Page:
Don't skip out on Bulb Boy [$2.99]. This iOS port of the 2015 grotesque-comedy-horror point-and-click adventure game is incredibly charming, when it's not trying to weird you out. It's not very difficult to beat, but it also doesn't overstay its welcome. The premise has you playing as the eponymous Bulb Boy, who finds the house he's staying at with his frail grandfather and flying bulb dog suddenly invaded by monsters, or perhaps some kind of symbiote from outer space.
Pokemon GO's Raid Battles have a new item as part of the reward pool: Potions. Reddit user CookEmUpK first reported that they received Super Potions from a battle. Other players are receiving Hyper Potions from winning Raid Battles. Before, Revives were the only healing item that Raid Battles gave as a reward. However, these potions might reduce the number of other, harder-to-obtain, items players receive from these Raid Battles.
Hearthstone's Arena players are not happy since the release of Knights of the Frozen Throne. Blizzard is working on fixing some bugs with the mode and addressing some criticism of the new synergy picks in the game. At the moment, there are 12 cards from Knights of the Frozen Throne which are not available in the Arena at all:These missing cards limit potential synergies.
Muck Rack makes it simple to find people, tweets, or articles that mention any name, keyword, company, hashtag etc. We've compiled this guide to help you make the most of your search.
Selecting a term
Start searching tweets, articles from media outlets, articles mentioned in tweets, journalists'
names, titles and bios with some suggested searches:
Companies or Topics (e.g. iPhone, Microsoft)
Phrases (e.g. "cloud computing") — use quotes to keep the terms together
Twitter handles (e.g. @username) — returns those who have mentioned or replied to
Names (e.g. "David Pogue")
Hashtags (e.g. #sxsw, #london2012)
Bio details (e.g. vegan, Olympics, father)
Muck Rack's Advanced Search allows for many boolean operators.
Find results that mention multiple specified terms, use AND or
+. For example, ensure each result contains both Elon Musk and Mark Zuckerberg by
searching Musk AND Zuckerberg or Musk + Zuckerberg.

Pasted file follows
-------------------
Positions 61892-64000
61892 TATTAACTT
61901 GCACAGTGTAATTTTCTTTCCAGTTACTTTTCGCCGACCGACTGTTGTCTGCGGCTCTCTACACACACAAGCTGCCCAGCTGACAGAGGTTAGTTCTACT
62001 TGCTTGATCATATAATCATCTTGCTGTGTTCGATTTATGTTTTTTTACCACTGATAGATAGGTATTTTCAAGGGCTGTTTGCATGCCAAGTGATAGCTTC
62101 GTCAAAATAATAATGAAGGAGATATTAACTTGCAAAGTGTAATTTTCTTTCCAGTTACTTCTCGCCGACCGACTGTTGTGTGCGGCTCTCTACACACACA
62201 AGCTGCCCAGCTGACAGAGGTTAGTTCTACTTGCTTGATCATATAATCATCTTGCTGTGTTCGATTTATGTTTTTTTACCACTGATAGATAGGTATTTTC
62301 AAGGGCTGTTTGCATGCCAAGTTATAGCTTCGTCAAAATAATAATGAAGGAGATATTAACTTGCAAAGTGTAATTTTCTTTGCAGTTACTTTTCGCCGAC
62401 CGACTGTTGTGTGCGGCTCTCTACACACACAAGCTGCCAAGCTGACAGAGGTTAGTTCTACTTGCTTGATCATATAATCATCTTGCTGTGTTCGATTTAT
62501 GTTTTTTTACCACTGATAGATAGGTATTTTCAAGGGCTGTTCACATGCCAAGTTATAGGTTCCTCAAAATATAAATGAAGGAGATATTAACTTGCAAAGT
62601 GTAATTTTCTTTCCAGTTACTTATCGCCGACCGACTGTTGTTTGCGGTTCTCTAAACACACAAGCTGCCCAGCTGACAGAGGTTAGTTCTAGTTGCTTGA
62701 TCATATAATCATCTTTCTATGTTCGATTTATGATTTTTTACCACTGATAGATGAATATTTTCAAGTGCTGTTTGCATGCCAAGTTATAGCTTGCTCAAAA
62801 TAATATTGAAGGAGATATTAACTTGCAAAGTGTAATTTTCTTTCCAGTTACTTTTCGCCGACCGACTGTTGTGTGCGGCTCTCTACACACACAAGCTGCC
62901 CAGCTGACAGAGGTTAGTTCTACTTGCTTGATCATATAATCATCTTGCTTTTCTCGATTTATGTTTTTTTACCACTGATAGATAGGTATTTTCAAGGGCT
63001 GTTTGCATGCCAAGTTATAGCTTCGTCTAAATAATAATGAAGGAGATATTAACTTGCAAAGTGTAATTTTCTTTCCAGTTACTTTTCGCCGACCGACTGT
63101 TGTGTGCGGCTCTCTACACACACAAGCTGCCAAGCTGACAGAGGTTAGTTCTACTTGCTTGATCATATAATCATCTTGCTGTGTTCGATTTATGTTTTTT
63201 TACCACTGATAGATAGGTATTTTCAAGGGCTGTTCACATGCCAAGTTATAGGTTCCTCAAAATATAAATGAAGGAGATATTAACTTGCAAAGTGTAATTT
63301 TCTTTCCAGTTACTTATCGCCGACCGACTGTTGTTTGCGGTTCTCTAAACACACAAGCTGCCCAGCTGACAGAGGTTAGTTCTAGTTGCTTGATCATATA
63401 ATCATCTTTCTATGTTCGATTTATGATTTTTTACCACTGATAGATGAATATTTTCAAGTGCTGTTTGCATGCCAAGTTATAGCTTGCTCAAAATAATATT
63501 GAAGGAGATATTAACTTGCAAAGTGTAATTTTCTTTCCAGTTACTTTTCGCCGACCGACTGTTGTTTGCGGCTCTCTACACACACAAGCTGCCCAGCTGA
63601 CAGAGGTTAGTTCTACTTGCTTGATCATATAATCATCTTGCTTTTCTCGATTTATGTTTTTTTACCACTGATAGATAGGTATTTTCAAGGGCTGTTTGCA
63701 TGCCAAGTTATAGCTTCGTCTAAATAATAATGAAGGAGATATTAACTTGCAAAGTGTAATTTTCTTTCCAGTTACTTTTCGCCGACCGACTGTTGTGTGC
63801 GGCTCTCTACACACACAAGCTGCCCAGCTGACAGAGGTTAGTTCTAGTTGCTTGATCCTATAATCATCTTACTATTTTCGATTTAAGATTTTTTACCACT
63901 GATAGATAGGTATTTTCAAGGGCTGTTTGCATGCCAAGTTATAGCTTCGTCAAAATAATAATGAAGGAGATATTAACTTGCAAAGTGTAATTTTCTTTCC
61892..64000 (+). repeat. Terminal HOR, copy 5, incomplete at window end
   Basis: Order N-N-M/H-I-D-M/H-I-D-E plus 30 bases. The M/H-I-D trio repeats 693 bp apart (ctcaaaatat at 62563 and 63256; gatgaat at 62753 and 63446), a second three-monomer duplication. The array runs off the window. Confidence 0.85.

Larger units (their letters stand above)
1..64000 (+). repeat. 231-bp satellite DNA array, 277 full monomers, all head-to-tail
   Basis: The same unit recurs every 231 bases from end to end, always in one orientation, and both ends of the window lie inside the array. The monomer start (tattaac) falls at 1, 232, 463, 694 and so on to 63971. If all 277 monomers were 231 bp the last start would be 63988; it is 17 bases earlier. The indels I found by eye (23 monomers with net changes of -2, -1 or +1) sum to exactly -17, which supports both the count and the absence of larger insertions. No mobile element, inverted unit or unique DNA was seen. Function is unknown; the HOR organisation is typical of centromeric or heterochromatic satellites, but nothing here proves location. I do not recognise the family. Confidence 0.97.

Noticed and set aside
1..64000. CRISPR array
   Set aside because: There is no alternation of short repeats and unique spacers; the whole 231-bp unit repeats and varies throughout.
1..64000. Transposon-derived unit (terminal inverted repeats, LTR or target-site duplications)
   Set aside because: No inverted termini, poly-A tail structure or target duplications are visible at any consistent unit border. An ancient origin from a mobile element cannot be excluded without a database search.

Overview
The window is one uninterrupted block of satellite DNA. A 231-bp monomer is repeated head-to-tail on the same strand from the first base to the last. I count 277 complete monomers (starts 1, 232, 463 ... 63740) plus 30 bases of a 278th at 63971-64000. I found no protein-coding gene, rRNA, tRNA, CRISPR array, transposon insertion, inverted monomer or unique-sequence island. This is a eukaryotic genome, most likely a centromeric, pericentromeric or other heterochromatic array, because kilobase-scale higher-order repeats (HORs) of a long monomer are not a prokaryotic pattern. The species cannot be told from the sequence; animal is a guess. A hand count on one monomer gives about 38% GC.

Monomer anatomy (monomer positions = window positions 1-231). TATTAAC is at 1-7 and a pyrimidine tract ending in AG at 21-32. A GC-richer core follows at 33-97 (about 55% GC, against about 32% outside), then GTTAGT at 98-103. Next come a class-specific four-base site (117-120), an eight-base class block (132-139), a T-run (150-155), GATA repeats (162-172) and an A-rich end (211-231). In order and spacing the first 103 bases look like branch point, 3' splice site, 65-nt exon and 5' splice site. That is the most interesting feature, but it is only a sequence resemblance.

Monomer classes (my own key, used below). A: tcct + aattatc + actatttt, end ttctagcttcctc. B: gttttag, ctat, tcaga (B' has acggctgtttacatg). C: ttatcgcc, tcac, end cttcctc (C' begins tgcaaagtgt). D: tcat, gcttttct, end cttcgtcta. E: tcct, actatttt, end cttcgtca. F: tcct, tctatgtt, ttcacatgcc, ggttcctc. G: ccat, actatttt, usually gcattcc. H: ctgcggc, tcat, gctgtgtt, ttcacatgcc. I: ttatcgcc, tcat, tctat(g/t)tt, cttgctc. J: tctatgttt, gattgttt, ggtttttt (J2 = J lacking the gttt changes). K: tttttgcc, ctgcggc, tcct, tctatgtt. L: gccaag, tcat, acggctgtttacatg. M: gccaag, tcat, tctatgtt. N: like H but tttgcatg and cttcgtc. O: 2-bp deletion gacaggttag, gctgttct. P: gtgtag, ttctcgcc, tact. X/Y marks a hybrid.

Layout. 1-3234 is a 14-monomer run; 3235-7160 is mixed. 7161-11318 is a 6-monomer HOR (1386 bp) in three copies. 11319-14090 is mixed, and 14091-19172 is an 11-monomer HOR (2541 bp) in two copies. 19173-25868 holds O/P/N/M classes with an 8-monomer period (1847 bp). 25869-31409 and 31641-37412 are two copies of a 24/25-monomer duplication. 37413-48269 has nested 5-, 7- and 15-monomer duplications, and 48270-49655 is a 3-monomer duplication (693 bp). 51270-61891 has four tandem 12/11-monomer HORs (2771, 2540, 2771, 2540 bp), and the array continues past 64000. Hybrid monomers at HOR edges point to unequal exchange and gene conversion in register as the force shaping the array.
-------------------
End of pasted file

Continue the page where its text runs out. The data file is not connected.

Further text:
Use the operators OR or , to broaden your search when you'd like either of
multiple terms to appear in results. (This is the default behavior of our search when no operators
are used). For example, results will contain either cake or cookie by searching cake OR cookie or cake,cookie
Use NOT or - to subtract results from your search. For
example, searching Disney will yield results about the Walt Disney Company as well as Walt Disney
World Resort. To exclude mentions of Disney World, search for Disney -World or Disney
When using one of these operators with a phrase, enclose it in quotation marks. For example, you can
find results about smartphones excluding Apple's iPhone 4S by searching smartphone -"iPhone
Exact case matching or punctuation
If you're searching for a brand name or keyword that relies on specific punctuation marks or capitalization, you can
find results that match your exact query by adding matchcase: before the keyword you're searching for, like matchcase:E*TRADE .
Use parentheses to separate multiple
boolean phrases. For example, to find journalists talking about having fun in Disney World or
Disneyland, search for ("disney world" OR disneyland) AND fun.
An asterisk can be used to search for any variation of a root word truncated by the asterisk. For example, searching for admin* will return results for administrator, administration, administer, administered, etc.
A near operator is an AND operator where you can control the distance between the words. You can vary the distance the near operation uses by adding a forward slash and number (between 0-99) such as strawberries NEAR/10 "whipped cream", which means the strawberries must exist within 10 words of "whipped cream".